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Blanca Vázquez, a professor at Hunter College within the City University of New York, remembers vacationing in Greece in the late 1980s and being introduced as a Puerto Rican from New York. The reaction was immediate, says the long-time activist, whose work focuses on Puerto Rican and other Latino issues: “Ah, Puerto Rican? West Side Story! Knives!”
That reaction, she says, was typical of people whose only exposure to the Puerto Rican culture had been the Academy Award-winning 1961 film, which was based on the 1957 musical. “West Side Story was how Puerto Ricans were introduced to the world,” Vázquez says. Ironically, “most Puerto Ricans never saw the musical,” she adds. “We didn’t have the money to go to the theater. We saw the movie. And many non-Puerto Ricans who saw the movie had never met a Puerto Rican.”
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Even so, some Puerto Ricans loved the film simply because it made them a key part of the tale. “My family and friends thought ‘Great, a movie that has Puerto Rican characters in it,’” says Angelo Falcón, 57, president of the nonprofit National Institute for Latino Policy. “It wasn’t until after the civil rights movement and the Puerto Rican empowerment movement [from the 1960s to the 1980s] that we viewed it in retrospect and thought, ‘Oh my God, it makes us look like we’re all in a gang.’”
A new bilingual production of West Side Story coming to Broadway this spring could deepen that perception. Written and directed by its original librettist, Arthur Laurents, the new production aims for a more realistic portrayal of 1950s New York, including dialogue in Spanish and an unvarnished look at the Sharks and the Jets. “Both sides were villains,” says Laurents, 90. “They’re so poor, they fight over who’s king of the hill of this particular block. It makes them vicious. That attitude is not restricted to any one nationality. The gang members were all out and out killers.”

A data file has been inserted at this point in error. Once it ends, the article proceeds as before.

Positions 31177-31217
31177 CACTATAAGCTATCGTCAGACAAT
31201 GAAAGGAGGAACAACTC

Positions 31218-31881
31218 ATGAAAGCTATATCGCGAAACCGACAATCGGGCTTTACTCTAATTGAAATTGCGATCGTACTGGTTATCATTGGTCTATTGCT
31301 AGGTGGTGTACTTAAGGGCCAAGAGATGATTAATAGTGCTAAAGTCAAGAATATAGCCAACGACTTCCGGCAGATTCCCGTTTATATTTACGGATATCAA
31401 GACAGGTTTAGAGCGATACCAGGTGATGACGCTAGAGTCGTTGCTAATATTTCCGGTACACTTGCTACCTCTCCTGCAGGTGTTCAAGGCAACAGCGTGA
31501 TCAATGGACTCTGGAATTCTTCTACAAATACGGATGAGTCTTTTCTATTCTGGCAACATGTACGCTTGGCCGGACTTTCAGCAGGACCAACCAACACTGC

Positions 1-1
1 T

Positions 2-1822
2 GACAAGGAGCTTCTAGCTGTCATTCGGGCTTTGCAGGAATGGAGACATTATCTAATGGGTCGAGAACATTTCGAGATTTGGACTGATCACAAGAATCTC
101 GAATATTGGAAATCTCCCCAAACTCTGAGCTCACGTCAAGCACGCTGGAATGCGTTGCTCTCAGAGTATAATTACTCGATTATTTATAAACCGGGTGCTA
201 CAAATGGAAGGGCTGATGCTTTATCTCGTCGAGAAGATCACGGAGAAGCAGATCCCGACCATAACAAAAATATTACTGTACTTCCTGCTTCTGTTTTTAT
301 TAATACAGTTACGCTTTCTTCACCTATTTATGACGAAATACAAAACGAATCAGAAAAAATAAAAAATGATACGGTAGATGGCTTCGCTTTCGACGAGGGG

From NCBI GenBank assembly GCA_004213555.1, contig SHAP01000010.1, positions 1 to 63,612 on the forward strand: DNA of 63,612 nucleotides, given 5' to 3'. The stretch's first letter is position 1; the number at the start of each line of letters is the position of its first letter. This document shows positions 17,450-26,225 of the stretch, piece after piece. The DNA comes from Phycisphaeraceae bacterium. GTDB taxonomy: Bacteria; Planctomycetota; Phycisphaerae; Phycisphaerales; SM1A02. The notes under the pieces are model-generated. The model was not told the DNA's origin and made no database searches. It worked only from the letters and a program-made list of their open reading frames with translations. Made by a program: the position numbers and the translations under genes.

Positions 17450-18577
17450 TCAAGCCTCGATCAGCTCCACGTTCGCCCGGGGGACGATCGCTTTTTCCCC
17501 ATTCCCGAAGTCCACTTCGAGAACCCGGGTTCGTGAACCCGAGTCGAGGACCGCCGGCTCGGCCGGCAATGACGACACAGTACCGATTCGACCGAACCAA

Violence, a hallmark of the turf wars that historically dominated New York City, earned one section of Manhattan’s West Side the alias of Hell’s Kitchen even before the West Side Story era. Spanning roughly from 34th to 59th streets, and Eighth Avenue to the Hudson River, Hell’s Kitchen was a gritty, rough place that was true to its unofficial name.
Now a ritzy enclave known as Midtown West, from the 1930s through the 1960s Hell’s Kitchen was the bastion of working-class Puerto Ricans and immigrants from Ireland, Poland, Greece, and Italy—and anything but glamorous. Families lived hand to mouth; many teenagers dropped out of high school to work and help their parents make ends meet. Gangs claimed blocks or park sections as their turf. A few fights ended tragically, making headlines. By the late 1950s, in fact, gang culture had proliferated beyond the boundaries of Hell’s Kitchen to all five boroughs of New York City.
Contrary to the exotic, foreign image that the film and musical versions of West Side Story projected of the Puerto Rican Sharks versus the “American” Jets, many immigrant kids in Hell’s Kitchen were bilingual and bicultural: “Everyone except the Irish spoke a foreign language at home with their parents,” says John Montero, a former West Side resident whose story follows.